• Has a clear focus on equity and inclusion, especially on forms of inequality that goes beyond gender and income. Class, ethnic background, disability, minority status and occupation and descent based discrimination has been recognized in international treaties and requires corresponding focus in the framework.  Gender too needs to be seen as cross-cutting and not limited to a single goal. Discrimination against these children within schools persists and levels of cultural sensitivity and respect for cultural diversity remain problematic. In addition to putting in place inclusive systems within schools, child protection systems also need to be put in place for categories of excluded children like child labourers, urban poor/homeless and those at risk.
  • Focus on quality. Mandate a universal input benchmark for schools partly derived from existing covenants[1] but also provide space for a more disaggregated and nuanced understanding of the problems faced by country specific categories of marginalized groups within the education system. While output in the form of enhancing learning is undeniably important, these are dependent on the inputs having been put into place.  We feel that improvement of learning is best tracked through localized teacher assessment, not by setting up a global testing architecture. Narrow testing neglects the multiple dimensions of schooling and is often coloured by cultural and linguistic considerations, an issue of particular concern to ethnic, linguistic minorities and indigenous people.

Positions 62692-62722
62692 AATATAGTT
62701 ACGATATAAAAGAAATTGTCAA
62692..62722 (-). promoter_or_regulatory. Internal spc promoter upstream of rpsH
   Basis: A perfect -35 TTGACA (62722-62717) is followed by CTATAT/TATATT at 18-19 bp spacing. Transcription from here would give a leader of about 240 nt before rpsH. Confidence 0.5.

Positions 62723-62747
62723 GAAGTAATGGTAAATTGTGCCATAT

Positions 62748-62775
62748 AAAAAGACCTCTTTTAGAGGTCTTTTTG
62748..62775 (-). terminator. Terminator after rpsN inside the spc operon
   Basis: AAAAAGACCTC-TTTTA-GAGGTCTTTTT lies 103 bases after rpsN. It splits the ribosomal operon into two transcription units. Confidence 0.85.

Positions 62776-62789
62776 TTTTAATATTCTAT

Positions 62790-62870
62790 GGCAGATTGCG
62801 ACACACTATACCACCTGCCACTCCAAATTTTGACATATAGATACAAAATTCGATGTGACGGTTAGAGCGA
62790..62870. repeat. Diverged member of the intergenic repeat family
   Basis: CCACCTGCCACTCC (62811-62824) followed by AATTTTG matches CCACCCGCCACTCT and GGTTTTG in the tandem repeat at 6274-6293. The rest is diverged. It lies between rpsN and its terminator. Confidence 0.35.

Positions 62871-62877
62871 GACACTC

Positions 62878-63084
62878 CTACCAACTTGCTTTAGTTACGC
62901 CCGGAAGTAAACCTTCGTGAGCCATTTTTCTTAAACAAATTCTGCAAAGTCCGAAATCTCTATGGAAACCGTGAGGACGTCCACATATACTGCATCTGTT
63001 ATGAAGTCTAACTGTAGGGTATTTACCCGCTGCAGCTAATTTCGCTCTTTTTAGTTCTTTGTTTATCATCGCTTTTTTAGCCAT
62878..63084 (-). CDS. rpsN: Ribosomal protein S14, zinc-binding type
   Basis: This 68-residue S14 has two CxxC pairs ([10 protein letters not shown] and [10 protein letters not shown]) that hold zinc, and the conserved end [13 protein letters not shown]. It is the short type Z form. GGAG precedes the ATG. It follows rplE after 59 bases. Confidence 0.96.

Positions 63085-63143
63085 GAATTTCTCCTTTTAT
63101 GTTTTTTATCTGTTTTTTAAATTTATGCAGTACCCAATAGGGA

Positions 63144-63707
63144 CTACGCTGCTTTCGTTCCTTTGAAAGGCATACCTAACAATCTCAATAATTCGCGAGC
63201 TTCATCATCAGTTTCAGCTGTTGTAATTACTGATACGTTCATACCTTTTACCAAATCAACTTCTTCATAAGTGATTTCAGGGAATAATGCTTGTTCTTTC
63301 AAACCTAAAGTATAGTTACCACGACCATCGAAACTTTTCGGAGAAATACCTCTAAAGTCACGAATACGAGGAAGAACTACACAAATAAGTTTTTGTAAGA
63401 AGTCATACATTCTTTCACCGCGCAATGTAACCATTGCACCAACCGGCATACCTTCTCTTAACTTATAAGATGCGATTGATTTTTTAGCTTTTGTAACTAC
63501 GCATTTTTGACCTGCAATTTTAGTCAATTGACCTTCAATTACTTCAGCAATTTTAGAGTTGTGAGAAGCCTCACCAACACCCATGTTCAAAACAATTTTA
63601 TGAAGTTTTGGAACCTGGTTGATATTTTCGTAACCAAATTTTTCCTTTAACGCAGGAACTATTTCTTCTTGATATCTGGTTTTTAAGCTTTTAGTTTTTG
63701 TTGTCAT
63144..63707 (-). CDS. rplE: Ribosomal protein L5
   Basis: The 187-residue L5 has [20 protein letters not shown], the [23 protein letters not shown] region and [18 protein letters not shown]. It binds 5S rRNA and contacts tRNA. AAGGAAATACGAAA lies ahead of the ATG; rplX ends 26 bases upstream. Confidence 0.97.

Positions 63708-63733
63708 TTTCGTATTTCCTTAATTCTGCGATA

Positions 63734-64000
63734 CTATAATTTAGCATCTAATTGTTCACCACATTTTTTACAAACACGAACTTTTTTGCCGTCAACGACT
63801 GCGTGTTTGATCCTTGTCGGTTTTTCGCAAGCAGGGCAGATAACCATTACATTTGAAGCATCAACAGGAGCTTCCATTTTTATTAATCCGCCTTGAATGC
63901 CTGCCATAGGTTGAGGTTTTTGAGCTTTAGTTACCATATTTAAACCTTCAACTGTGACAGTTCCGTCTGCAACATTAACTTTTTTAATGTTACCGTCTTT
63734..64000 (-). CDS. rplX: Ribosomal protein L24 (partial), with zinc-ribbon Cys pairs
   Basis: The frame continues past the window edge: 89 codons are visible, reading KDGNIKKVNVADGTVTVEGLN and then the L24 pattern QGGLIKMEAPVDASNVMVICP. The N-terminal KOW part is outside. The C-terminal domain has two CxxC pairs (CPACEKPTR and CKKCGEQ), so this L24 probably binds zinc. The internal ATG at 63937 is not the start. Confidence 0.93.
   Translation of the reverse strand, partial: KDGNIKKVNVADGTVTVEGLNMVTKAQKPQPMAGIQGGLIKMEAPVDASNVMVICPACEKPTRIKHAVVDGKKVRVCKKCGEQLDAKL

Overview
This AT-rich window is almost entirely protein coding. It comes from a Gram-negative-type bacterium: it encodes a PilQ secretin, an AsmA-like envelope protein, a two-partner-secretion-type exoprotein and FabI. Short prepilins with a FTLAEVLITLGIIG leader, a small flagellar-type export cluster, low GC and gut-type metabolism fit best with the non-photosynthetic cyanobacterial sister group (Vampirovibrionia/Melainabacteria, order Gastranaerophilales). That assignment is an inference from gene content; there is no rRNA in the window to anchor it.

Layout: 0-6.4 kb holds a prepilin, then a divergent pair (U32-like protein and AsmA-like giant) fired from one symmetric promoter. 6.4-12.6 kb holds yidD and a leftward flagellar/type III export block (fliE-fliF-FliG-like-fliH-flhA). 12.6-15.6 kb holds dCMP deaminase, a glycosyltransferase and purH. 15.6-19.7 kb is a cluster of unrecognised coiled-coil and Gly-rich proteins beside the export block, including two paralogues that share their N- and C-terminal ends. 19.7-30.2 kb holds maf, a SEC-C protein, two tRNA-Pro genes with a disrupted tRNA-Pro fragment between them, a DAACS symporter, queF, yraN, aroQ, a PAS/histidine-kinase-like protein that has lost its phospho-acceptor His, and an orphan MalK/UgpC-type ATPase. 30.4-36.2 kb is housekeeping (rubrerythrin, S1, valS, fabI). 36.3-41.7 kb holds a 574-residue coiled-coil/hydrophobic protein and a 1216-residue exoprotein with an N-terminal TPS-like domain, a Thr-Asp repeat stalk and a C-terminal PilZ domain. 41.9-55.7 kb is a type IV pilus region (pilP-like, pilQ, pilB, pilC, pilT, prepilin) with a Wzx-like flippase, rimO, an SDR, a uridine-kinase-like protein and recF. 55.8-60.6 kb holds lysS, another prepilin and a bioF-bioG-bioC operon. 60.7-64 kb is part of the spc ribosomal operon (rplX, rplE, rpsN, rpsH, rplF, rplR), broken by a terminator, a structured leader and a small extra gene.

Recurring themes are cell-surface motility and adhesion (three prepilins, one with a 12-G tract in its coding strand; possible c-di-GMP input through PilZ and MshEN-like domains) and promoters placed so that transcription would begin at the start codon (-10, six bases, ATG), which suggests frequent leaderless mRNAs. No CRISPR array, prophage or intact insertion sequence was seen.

• Include a systemic target looking at extent to which accountability and justice systems have been put in place and back this target by setting up a mechanism for tracking of government progress against national and international commitments, especially for the marginalized communities.
  • Lay down benchmark for financing education. This includes benchmarking of allocation at national level, putting in place progressive taxation for education and reiterating existing commitments of the donor countries in terms of allocation for education. Efforts would need to be made to ensure that appropriate allocation is made t develop an overall framework that is of high quality, but also specifically for the education of marginalized communities.
  • Have a categorical focus on issues of teachers utilizing the 1966 UNESCO Teacher Declaration as a basic framework given the specific role that teachers play in ensuring equity.

Some of the specific considerations related to Inclusion and Equity